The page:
We should be worried mamas.
The pressure, the constant stress, the emotional and mental burden we carry with us ALL…THE…TIME, it’s taking a toll.
This wasn’t the post I planned to publish today. I was going to share with you some things I’ve learned over these past 8 weeks of blogging.
But I spent this past weekend reading several articles that expose just how real our situation is becoming.
First, this article from Oprah – The New Midlife Crisis – Why (and How) It’s Hitting Gen X Women
Then I ran across this article from Scary Mommy – This is What a Mom Really Means When She Says “I’m Tired”
Between just these two, it’s clear that the burden of motherhood is no longer able to hide behind our seemingly “I’ve got it all together” facades.
It’s becoming obvious…in every aspect of our life, we don’t have it all together. But we try. We really try, to make it seem like we do.
We spend our days posting pics of coffee cups on Instagram – like more coffee would help.
We laugh about not being able to get out the door in time or that the kids are in another fight.
We joke about our “happy pills”.
What are we doing? Honestly, mamas WHAT…ARE…WE…DOING?
Pretending? Evading? Trying to get through our day by finding something, anything, to laugh about?
We might be fooling everyone around us, spouses included, but are we really fooling ourselves?
Deep down we know the real reason why we’re laughing about our “happy pills” – it’s not because we’re happy. It’s because, without them, we would crumble. And if we crumble, what will people think of us?
This is unacceptable. It’s unacceptable that we feel like we have to live in silence. It’s unacceptable that we are too afraid of ridicule to ask for help. It’s unacceptable that we feel like we have to cloak our burdens with laughter. It’s unacceptable that there is an overall lack of acceptance for mothers who aren’t “perfect”.” And, with an entire mommy community out there in the world, it’s unacceptable that we feel utterly alone.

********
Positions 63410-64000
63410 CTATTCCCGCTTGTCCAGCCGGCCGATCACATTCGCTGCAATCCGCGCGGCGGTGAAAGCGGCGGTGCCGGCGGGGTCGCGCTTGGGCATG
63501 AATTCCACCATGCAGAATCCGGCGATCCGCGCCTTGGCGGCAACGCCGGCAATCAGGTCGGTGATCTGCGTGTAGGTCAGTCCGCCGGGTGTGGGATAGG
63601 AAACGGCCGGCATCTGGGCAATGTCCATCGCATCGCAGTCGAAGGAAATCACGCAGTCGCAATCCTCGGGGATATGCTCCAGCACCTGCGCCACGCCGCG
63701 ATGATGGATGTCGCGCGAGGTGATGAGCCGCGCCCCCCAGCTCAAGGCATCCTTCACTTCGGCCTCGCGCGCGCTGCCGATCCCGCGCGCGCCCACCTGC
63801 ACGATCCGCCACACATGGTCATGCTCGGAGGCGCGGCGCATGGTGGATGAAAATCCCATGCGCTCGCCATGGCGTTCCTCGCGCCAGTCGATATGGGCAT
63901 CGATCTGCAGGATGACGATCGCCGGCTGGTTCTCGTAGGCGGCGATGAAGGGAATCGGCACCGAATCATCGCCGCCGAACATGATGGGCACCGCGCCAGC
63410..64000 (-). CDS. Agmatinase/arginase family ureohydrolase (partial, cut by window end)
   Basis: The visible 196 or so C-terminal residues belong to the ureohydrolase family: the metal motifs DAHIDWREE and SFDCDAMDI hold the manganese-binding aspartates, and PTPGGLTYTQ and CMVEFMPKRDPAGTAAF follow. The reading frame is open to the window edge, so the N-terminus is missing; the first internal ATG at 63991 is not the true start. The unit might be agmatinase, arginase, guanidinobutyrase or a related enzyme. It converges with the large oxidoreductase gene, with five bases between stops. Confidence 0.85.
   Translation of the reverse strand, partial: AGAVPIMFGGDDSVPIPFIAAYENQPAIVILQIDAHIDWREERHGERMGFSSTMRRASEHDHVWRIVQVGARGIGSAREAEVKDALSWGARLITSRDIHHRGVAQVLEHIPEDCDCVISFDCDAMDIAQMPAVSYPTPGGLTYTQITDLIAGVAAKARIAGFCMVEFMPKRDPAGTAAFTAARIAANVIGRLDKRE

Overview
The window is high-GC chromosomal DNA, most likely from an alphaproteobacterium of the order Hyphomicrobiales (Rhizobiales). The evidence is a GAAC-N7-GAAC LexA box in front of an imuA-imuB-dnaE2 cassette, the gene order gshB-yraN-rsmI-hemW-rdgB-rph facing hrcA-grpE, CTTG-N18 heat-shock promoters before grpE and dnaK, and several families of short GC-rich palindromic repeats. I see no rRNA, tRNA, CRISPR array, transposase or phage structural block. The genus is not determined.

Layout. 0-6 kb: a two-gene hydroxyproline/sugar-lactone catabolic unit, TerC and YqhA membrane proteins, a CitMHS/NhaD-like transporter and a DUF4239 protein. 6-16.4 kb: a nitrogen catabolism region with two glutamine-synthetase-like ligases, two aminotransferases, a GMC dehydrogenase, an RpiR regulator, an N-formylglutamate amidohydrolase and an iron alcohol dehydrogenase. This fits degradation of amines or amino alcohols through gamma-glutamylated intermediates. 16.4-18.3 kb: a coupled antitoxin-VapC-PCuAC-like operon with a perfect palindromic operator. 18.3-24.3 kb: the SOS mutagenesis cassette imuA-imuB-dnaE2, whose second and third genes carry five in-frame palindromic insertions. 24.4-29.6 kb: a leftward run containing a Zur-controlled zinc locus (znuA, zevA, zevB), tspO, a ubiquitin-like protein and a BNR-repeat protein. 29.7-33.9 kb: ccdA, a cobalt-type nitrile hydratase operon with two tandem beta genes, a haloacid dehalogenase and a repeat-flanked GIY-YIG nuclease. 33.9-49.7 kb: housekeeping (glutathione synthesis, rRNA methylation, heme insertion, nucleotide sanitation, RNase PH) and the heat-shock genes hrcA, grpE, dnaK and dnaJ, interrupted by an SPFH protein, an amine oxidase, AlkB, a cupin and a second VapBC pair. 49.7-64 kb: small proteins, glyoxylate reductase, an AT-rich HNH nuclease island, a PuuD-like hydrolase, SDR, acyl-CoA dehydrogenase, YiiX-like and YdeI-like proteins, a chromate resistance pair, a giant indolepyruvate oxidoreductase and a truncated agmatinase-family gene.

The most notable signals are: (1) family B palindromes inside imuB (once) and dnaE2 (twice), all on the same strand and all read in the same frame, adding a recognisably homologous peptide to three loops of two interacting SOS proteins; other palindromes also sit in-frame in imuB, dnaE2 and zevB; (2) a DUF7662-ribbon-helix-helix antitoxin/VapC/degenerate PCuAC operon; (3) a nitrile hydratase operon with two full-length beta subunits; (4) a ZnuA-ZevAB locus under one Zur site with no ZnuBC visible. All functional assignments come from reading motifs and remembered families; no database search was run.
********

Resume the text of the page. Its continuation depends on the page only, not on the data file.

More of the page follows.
If I have to be scorned, ridiculed, or shamed for speaking out about this, so be it. I’m ready for it. That is, I guess, what makes me an “Odd Mom”.
I am a mother who doesn’t always enjoy being a mother. That doesn’t make me a bad mother. It doesn’t make me an unfit mother. It doesn’t make me a failure as a mother.
It makes me real. And raw. And honest. And willing to say things others won’t.
There are mothers out there who are literally breaking. They feel like they don’t have any help. They feel like there is no answer. No relief. Then the unthinkable happens. Tragedy.
The excruciating pain this mother must have felt tears at my heart. Why? Because I’ve been there. In my darkest moments, I have thought that I could not go on. That my husband and daughter would be so much better on their own. That I was doing more harm than good by continuing to try to be a mother. I was aiming for perfection and every time I did, I failed miserably.
It wasn’t until I came home from work one night and saw my daughter looking at me hesitantly, wondering which mommy had walked through the door – the loving, cuddly mom that she could turn to; or the angry, stressed, always annoyed and ready to go off mom that frightened her. In that one moment, I realized…I needed to 1) get help, and 2) say screw you to the idea of being perfect.
You know what happened when I finally gave myself permission to stop trying to be perfect?
I empathize with mothers I see around me. I stopped pretending that life is perfect. I have mercy and compassion for myself because, once I accepted that it’s okay to not love being a mother, I found freedom. The impossible expectations I placed on myself melted away. I could breathe again.
Do you feel like you are being suffocated? By life? By your children? By society’s expectations? By trying, as much as you possibly can, to be that “perfect” mother? I feel ya girl. I did too. And to be honest, I still do at times. It is incredibly hard to change a mindset that you’ve lived with most of your life.
But we have to try. We have to. Because no one else is going to try for us.
Please take care of yourselves mamas. Love each other. Cry with each other. Have a good rant with each other. But mostly let’s be there for each other. And when we’re there for each other, let’s be real. Because we deserve real – we earned real.
If you or someone you know needs help, please contact the National Suicide Prevention hotline at 1-800-273-8255, anytime.